Lets limit screen time
Wake up, check your phone. Eat breakfast, on your phone. Leave for school, text your mates. Sit in class, scrolling through Instagram under the desk. During intervals, snapchat your lunch and funny things happening with your mates. Go home, sit on the couch on your phone. Go to bed, watch YouTube until midnight. Check your phone. Go to sleep… NO! Check your phone one last time because you can’t sleep without checking Snapchat just one last time. Now go to sleep. Wake-up. REPEAT.
Sound familiar? While that may be slightly exaggerated for some people, this is the reality of our screen time today. It takes up insane amounts of our time and is with us virtually wherever we go. Social media is addictive, and that’s basically the explanation to all of this. From compulsive checking and oversharing, to the loss of workout opportunities, we may also be putting our physical and mental health at risk.
Just how deep does the problem go? Seventy-two percent of online people use social media and the average user spends 23 hours a week on it. 23 hours! That’s almost an entire day spent entirely on your phone. These 23 hours include texting, emailing and other online communication. So why are we using social media for the same amount of time as a part-time job? Sixty-seven percent of surveyed users said that they’re afraid they’ll “miss something.” This fear runs so deep that most users will check their social networks first thing in the morning, before anything else.
A great many people self-identify as addicts when it comes to their social media habits. I mean, we usually all have a fundamental need to be accepted by our peers. When we post something to Facebook, Instagram, or Snapchat, we want to see that contribution validated. We want our participation to matter, to be accepted by others… even total strangers. These minor validations can act as pleasure-inducing “hits” much like an addictive drink or drug, and for some can find themselves taking their social media habits to unhealthy extremes.
Unfortunately, this problem isn’t going to magically go away. Social media only gets better, app creators get more inventive, the content becomes addictive. You won’t simply get bored – they make sure of that. Therefore, it has to be a conscious effort on your behalf to cut down on the screen time. This can be really difficult so you may want to smart small, but with a large goal in mind. On iPhones now there is a setting that monitors your daily screen time. Depending on your average, try and bring your average amount of hours spent on your phone daily down by 15 minutes a week, or half an hour, or an hour – until you hit your goal time. Just remember the capability of your phone is meant to be bringing you forward, not holding you back.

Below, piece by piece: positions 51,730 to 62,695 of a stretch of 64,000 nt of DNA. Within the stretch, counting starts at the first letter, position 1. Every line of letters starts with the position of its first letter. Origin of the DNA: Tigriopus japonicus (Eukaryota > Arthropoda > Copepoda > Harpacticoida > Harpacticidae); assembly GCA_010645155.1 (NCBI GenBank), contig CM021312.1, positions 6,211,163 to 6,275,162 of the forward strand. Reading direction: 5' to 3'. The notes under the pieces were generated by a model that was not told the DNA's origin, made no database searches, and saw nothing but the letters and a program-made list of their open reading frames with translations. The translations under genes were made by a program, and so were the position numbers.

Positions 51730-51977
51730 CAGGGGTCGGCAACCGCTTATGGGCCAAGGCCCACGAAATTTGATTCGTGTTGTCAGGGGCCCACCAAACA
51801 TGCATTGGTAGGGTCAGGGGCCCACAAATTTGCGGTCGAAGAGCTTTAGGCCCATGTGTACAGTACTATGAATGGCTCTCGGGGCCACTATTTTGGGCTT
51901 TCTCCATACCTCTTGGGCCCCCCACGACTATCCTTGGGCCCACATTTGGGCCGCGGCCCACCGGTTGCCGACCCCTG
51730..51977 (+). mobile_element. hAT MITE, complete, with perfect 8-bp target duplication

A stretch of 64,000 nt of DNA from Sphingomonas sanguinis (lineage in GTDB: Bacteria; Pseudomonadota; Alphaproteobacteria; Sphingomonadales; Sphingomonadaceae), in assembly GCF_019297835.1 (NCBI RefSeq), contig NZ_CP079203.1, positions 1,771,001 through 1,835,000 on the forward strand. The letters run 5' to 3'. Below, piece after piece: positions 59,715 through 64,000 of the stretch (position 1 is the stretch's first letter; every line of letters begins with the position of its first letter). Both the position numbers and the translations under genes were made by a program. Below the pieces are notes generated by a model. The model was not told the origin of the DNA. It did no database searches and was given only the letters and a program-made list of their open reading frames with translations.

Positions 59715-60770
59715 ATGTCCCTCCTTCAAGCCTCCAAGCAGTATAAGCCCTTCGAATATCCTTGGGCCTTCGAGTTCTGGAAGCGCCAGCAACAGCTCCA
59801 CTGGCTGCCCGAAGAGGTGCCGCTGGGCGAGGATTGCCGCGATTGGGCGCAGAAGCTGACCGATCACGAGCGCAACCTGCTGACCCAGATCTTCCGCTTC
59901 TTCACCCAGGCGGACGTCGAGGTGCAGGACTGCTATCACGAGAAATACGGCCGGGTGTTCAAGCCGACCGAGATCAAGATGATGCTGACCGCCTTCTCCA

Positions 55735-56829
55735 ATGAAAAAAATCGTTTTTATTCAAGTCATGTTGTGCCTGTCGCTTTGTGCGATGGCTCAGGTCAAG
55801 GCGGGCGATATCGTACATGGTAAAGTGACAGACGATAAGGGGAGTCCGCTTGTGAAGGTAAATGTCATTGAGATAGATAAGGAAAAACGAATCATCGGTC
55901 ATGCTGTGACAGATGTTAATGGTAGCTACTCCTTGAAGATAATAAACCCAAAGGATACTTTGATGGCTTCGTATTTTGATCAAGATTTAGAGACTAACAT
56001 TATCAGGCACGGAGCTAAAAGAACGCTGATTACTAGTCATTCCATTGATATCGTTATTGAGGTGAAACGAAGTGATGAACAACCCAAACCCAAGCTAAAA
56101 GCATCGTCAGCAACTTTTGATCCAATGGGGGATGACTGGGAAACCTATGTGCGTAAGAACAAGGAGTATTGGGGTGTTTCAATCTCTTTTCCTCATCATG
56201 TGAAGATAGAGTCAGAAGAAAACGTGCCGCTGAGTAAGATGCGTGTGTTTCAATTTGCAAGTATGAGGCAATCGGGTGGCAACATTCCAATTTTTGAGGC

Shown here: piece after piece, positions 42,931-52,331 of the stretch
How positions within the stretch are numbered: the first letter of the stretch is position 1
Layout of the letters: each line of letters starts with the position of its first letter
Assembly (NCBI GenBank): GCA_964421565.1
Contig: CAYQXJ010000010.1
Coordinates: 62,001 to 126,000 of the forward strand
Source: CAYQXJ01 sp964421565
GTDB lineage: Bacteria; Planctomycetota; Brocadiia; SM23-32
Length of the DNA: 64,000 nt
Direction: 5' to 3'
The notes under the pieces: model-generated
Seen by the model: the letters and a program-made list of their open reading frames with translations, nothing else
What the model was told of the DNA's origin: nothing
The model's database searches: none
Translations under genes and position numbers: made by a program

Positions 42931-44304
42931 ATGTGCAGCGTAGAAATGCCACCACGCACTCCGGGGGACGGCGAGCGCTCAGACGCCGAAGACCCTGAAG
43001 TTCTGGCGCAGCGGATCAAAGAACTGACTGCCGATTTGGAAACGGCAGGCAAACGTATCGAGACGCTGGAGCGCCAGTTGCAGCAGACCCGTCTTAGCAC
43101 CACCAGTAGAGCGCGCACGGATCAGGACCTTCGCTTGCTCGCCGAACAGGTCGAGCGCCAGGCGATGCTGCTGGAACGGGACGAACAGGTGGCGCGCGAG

Imagine how much exercise you could get — and how many cheeseburgers would burn — if you spend 30 percent less time on social media. Imagine how much more sleep you would get — and how good you would feel the next day — if you went to sleep as soon as you got into bed. Imagine how many dramas you would avoid with your friends if you discussed your problems face to face. Imagine how much BETTER life you be, if your memories were of your amazing life, not your screen!
- Why do you think being reducing screen time is important?
- Do you think it is important to reduce screen time in general or just time on social media?
- What are the health benefits of cutting down screen time? Think both mental and physical aspects.
Practical Thinking Questions:
- How are three easy ways during your day you can reduce screen time? i.e. not bringing your phone to school.
- Ask your parents if they think teenagers having phones is a good thing or a bad thing – even if all their friends have one.
- Do you think you can give up some screen time each day? List reasons why you should and reasons why you don’t want to. Decide what is more important for you.